From the Editor's Desk

Martin B Van Der Weyden
Med J Aust 2002; 176 (9): 405. || doi: 10.5694/j.1326-5377.2002.tb04476.x
Published online: 6 May 2002

Osler’s list

Biomedical science has transformed modern medicine. Significantly, it has also transformed the nature of the patient–doctor relationship.

Science has shifted the focus from the individual with an illness to the disorders of organs, cells and altered genes; from knowing the person to knowing the disease; from experience-based to evidence-based practice.

The current dominance of science has reawakened a corresponding interest in the value of poems, stories and essays. As observed by United States physician and ethicist Howard Brody, “Stories are essential as a means of perceiving how scientific knowledge in its generality can be applied to individuals in all their particularity”. The exploration of literature is now a growth area in some medical schools.

But the value of literature in medicine is not new. More than 100 years ago, in a postscript entitled Bed-side library for medical students, William Osler observed that a “liberal education may be had at a very slight cost of time and money”, and exhorted students to “read for half an hour before going to sleep”.

Osler listed 10 books of which he wrote “you may make close friends . . . Studied carefully . . . these will help in the inner education of which I speak”. These books were the Old and New Testament, Shakespeare, Montaigne, Plutarch’s Lives, Marcus Aurelius, Epictetus, Religio Medici, Don Quixote, Emerson and Oliver Wendell-Holmes Jr’s Breakfast-Table Series.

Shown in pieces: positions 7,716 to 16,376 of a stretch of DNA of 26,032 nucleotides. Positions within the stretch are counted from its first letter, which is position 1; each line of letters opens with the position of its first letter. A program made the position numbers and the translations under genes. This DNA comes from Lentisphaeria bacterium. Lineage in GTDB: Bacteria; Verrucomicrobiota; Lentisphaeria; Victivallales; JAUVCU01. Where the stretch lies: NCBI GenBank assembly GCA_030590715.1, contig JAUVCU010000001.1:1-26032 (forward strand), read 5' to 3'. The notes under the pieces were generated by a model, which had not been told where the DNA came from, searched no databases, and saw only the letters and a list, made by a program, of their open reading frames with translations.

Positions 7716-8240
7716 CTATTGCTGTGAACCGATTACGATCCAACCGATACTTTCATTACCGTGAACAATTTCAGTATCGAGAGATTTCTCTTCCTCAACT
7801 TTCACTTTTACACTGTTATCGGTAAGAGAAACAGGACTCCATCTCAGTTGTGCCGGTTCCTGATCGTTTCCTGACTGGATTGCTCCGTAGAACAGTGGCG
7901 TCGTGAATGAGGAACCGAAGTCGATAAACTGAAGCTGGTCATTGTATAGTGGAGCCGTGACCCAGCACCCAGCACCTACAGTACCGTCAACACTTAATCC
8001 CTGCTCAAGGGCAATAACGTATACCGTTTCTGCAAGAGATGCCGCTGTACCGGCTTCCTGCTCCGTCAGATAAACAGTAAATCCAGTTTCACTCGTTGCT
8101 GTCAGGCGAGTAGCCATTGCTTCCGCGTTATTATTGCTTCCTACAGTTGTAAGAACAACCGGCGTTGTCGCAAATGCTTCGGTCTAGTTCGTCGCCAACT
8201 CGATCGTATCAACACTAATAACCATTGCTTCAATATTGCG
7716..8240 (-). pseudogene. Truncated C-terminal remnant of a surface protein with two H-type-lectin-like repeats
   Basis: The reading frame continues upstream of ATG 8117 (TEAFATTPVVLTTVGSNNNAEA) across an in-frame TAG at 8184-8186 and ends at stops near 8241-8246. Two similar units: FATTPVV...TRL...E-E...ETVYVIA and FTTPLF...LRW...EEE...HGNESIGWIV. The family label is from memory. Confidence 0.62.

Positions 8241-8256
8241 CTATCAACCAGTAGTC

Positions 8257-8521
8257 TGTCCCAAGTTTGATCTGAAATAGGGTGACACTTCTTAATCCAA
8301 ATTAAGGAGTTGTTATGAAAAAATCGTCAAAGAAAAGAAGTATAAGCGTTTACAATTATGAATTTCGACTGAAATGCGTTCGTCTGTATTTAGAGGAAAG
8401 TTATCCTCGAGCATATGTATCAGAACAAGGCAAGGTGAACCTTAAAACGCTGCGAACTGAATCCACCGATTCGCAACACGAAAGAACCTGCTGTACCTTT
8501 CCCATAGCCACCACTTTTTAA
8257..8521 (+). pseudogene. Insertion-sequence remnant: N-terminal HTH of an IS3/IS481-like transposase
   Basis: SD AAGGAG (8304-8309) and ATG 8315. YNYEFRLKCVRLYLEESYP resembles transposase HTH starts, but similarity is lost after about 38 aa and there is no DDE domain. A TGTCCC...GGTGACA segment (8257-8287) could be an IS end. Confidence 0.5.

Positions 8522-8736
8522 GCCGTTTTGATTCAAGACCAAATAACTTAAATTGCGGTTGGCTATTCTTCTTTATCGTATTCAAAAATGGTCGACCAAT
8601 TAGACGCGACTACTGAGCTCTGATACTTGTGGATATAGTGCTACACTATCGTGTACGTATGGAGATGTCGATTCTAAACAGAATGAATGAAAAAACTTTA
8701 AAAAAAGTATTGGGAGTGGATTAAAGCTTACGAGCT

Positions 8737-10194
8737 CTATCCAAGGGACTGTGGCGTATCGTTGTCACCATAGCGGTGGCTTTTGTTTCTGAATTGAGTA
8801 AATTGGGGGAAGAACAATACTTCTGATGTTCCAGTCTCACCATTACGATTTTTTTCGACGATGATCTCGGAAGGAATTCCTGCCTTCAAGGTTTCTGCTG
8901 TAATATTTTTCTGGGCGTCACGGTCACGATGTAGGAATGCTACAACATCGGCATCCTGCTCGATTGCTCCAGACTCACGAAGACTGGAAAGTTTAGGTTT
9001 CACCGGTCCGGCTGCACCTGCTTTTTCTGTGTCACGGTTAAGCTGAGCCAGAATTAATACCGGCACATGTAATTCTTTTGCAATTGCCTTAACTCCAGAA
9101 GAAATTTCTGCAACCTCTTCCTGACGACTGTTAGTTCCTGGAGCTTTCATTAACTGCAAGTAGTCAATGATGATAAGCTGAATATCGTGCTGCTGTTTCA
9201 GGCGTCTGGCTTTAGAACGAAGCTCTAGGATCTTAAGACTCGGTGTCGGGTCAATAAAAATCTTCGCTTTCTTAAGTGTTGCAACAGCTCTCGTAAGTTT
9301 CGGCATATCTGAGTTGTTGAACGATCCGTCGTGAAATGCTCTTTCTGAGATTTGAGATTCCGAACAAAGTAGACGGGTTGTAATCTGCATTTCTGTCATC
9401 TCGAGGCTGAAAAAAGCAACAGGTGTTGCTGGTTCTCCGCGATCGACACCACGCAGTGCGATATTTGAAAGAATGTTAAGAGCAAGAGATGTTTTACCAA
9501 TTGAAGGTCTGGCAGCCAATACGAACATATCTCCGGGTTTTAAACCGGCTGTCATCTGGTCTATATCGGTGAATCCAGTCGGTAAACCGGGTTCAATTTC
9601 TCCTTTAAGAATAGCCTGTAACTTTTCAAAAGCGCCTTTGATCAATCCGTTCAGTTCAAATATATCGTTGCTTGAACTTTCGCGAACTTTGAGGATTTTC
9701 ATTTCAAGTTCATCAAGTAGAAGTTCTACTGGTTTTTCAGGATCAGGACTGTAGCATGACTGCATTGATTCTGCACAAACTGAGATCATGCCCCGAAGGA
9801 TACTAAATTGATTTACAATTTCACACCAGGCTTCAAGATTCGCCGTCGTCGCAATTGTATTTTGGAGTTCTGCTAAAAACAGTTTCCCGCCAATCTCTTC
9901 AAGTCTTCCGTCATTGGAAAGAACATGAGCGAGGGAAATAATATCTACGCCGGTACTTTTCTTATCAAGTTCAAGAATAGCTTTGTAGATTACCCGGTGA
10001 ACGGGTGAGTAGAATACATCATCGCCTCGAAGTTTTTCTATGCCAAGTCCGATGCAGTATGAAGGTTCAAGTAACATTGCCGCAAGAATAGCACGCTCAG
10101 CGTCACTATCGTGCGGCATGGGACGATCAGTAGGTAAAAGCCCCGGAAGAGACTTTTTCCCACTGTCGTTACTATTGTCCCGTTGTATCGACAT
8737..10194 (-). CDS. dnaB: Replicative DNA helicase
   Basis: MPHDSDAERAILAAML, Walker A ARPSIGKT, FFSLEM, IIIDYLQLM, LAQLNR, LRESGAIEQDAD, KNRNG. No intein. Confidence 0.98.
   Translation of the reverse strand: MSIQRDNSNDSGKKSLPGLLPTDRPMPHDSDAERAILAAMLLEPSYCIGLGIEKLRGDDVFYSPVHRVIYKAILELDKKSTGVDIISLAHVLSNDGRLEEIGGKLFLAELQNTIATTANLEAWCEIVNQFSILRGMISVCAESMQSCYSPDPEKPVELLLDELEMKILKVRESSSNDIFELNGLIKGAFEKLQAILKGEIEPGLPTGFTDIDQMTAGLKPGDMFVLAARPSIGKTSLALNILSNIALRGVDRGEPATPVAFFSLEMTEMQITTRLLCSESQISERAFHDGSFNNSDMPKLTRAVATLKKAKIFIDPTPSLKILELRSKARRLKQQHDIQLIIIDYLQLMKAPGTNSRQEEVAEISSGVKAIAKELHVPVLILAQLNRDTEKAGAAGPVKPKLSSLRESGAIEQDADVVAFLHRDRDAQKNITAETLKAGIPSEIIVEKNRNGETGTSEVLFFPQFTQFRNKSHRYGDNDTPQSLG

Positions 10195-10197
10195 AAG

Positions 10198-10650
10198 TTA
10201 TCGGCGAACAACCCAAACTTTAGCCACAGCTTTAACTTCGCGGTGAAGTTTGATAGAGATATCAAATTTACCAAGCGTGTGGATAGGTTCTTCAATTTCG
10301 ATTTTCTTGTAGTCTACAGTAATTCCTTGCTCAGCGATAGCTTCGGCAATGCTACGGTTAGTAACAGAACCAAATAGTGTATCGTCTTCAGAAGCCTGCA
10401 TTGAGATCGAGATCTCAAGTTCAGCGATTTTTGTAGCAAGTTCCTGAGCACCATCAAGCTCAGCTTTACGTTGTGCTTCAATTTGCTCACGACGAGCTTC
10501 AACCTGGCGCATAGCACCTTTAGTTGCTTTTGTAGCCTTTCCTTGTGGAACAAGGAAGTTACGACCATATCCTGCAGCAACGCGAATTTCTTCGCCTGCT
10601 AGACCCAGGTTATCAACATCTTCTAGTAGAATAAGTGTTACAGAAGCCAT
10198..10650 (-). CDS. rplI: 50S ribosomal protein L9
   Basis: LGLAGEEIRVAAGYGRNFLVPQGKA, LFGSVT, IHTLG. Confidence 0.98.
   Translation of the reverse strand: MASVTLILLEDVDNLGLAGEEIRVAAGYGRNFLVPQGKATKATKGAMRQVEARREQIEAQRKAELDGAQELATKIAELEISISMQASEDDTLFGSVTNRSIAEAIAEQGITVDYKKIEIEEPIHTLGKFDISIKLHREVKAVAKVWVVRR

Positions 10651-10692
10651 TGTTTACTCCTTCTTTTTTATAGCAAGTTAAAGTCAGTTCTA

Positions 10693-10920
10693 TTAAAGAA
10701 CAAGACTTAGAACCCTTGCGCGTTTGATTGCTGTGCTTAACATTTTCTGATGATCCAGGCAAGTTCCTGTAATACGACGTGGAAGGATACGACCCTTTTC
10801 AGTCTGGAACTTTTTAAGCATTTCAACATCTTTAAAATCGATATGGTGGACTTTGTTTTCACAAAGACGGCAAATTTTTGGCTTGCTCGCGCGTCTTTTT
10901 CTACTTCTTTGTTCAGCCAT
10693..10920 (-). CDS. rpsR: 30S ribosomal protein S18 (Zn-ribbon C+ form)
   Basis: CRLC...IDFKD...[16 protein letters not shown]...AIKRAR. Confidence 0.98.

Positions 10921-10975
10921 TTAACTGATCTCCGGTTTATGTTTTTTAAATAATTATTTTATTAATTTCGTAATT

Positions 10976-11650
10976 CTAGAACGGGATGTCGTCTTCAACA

With both religion and classical languages in decline, what would Osler’s list be today? My own would include Twain’s The Adventures of Huckleberry Finn, Solzhenitsyn’s Cancer ward, Crichton’s Five patients, Albom’s Tuesdays with Morrie, Frankl’s Man’s search for meaning, Konner’s The trouble with medicine, Watson’s The double helix, Friedman and Friedland’s Medicine’s 10 greatest discoveries, Groopman’s Second opinions and Williams’ The doctor stories.

And what might your best 10 include?

  • Martin B Van Der Weyden

  • The Medical Journal of Australia



remove_circle_outline Delete Author
add_circle_outline Add Author

Do you have any competing interests to declare? *

I/we agree to assign copyright to the Medical Journal of Australia and agree to the Conditions of publication *
I/we agree to the Terms of use of the Medical Journal of Australia *
Email me when people comment on this article

Online responses are no longer available. Please refer to our instructions for authors page for more information.